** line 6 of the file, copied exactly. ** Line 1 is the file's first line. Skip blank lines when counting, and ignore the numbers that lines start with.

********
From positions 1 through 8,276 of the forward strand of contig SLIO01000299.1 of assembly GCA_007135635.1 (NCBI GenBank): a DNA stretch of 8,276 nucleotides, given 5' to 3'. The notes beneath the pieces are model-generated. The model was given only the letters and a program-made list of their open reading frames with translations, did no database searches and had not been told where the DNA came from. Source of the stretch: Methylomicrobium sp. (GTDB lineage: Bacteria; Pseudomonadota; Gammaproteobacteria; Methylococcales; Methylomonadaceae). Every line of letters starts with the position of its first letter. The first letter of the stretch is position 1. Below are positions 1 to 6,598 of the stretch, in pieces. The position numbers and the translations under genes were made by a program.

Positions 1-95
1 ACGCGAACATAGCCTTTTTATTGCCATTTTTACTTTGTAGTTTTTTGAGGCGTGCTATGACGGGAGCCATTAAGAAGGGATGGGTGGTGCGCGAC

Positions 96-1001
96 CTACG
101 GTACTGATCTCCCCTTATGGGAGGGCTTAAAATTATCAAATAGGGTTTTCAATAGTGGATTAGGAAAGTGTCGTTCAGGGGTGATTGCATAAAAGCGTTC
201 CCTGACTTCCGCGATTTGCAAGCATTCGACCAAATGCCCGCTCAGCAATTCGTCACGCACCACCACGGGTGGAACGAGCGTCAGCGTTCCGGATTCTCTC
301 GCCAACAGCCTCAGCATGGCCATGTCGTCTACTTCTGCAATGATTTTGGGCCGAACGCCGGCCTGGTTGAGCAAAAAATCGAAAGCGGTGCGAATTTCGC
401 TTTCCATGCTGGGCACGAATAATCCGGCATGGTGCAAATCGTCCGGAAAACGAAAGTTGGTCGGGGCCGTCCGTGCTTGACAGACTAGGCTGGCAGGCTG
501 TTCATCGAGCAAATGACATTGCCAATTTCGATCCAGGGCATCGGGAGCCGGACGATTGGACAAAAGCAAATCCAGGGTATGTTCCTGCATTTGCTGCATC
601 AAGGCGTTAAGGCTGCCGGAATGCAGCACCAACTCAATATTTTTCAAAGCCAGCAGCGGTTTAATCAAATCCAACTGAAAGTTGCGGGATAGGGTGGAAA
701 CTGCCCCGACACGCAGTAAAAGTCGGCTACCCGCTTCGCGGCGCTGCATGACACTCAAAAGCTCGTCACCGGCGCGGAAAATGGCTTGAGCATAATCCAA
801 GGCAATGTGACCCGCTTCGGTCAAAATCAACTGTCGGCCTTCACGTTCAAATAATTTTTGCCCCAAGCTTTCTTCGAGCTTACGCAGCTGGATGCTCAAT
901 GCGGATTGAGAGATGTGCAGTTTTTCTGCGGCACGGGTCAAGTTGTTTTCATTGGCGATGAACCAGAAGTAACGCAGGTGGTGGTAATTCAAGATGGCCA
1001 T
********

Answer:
101 GTACTGATCTCCCCTTATGGGAGGGCTTAAAATTATCAAATAGGGTTTTCAATAGTGGATTAGGAAAGTGTCGTTCAGGGGTGATTGCATAAAAGCGTTC